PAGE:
10. I’m newly embarking on a special needs diet. I’m definitely apprehensive about social situations, particularly restaurants. And not so much the nicer ones, but more like the delis and bagel shops, that sort of thing. Thanks for posting this!

  11. I am a vegetarian and it can be frustrating sometimes, especially at blogging events were they barely cater to us veggies. I agree letting hosts know beforehand is good protocol.

  12. This is so great! I always try to be a helpful host when friends and family members with special diets come over 🙂

  13. These are all such great tips. I hate to be difficult, so the biggest thing for me was learning to speak up.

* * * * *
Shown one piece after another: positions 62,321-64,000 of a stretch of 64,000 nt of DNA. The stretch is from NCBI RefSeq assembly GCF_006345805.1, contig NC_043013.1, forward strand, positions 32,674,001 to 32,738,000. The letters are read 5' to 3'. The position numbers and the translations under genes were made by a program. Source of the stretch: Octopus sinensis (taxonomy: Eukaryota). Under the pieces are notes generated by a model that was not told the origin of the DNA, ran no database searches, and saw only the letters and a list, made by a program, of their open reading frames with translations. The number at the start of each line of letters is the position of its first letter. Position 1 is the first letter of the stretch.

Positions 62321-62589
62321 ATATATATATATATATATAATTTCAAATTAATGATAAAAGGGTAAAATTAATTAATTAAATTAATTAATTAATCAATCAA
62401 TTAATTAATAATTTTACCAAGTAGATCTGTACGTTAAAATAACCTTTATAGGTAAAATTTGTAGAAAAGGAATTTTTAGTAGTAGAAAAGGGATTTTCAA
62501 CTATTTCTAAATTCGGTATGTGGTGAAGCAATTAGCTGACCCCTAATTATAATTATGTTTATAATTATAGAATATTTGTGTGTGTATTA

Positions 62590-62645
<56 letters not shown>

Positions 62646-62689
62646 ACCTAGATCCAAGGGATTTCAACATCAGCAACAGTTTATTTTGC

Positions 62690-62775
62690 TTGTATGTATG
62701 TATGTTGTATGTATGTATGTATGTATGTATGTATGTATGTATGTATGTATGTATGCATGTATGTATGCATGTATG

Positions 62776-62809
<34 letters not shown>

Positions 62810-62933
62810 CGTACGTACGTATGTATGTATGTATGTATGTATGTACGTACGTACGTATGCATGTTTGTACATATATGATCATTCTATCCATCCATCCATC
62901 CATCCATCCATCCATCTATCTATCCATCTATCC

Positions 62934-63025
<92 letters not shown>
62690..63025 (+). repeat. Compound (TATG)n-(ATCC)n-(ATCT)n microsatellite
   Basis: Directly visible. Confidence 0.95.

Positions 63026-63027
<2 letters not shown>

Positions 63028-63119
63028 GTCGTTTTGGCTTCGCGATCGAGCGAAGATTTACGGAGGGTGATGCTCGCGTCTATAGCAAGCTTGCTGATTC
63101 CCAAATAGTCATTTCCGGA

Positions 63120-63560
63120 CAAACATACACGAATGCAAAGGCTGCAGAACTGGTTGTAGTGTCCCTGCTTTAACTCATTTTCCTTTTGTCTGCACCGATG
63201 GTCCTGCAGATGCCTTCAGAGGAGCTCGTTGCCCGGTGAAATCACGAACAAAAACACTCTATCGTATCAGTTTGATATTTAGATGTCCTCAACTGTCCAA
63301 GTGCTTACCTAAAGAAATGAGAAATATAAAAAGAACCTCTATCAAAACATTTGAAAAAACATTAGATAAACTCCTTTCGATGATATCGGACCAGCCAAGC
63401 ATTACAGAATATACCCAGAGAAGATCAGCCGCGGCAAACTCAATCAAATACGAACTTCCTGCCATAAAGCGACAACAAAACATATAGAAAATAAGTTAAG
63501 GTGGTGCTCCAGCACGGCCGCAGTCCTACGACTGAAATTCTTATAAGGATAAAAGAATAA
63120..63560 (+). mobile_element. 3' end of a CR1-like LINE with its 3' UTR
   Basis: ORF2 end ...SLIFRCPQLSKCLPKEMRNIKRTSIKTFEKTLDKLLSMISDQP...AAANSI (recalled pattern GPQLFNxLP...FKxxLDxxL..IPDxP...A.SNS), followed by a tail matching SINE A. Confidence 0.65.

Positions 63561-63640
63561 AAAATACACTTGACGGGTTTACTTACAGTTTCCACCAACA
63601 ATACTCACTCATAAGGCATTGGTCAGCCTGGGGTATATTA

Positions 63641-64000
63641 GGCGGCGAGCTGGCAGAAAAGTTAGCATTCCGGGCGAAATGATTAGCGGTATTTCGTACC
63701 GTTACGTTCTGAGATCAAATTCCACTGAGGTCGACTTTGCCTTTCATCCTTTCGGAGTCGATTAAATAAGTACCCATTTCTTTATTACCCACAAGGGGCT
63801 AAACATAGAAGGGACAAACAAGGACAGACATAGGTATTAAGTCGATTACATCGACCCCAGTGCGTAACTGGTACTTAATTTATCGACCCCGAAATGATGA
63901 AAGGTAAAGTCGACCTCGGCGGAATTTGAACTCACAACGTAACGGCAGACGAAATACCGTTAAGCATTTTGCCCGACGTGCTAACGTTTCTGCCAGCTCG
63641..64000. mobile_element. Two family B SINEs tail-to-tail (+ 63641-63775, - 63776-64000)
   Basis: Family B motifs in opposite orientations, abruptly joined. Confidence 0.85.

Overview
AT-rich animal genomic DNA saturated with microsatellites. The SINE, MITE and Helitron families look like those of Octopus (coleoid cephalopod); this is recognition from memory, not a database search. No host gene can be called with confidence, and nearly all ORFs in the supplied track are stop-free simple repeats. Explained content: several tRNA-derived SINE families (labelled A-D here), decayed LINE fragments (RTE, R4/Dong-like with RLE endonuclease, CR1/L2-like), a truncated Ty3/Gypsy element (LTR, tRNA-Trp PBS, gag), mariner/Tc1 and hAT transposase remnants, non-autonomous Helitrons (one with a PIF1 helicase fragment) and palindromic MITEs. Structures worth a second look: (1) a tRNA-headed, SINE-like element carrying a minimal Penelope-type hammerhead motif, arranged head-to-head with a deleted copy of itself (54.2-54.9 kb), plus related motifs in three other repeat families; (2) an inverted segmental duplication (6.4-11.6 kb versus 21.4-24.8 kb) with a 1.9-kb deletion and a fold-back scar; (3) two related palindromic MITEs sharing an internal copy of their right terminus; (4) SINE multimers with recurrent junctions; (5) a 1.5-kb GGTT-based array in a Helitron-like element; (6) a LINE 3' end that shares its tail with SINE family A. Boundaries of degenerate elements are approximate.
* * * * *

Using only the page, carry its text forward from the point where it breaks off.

14. These are really great tips! I’m noticing though, that a lot of major restaurant chains (and local/smaller restaurants) are offering more options now.

  15. These tips are so great! Having food allergies can be super hard… both physically and socially. I usually bring a dish to any social event, just so I know I can eat something! Thanks for the other suggestions!

  16. Great tips Jill! Whenever I am hosting I always ask my guests if they have any food allergies/restrictions so I can be prepared and make sure I have something for everyone. Maybe it’s the dietitian in me, but I think it’s the considerate thing to do!

  17. I sometimes make requests when dining out, but only if I can’t find something on the menu I really like. I rarely have an issue when I’m at someone’s house, unless I don’t know them, but usually, I can find something to eat. I don’t like to make a big deal out of my diet unless someone asks, then I will respectfully tell them about certain foods I can’t eat.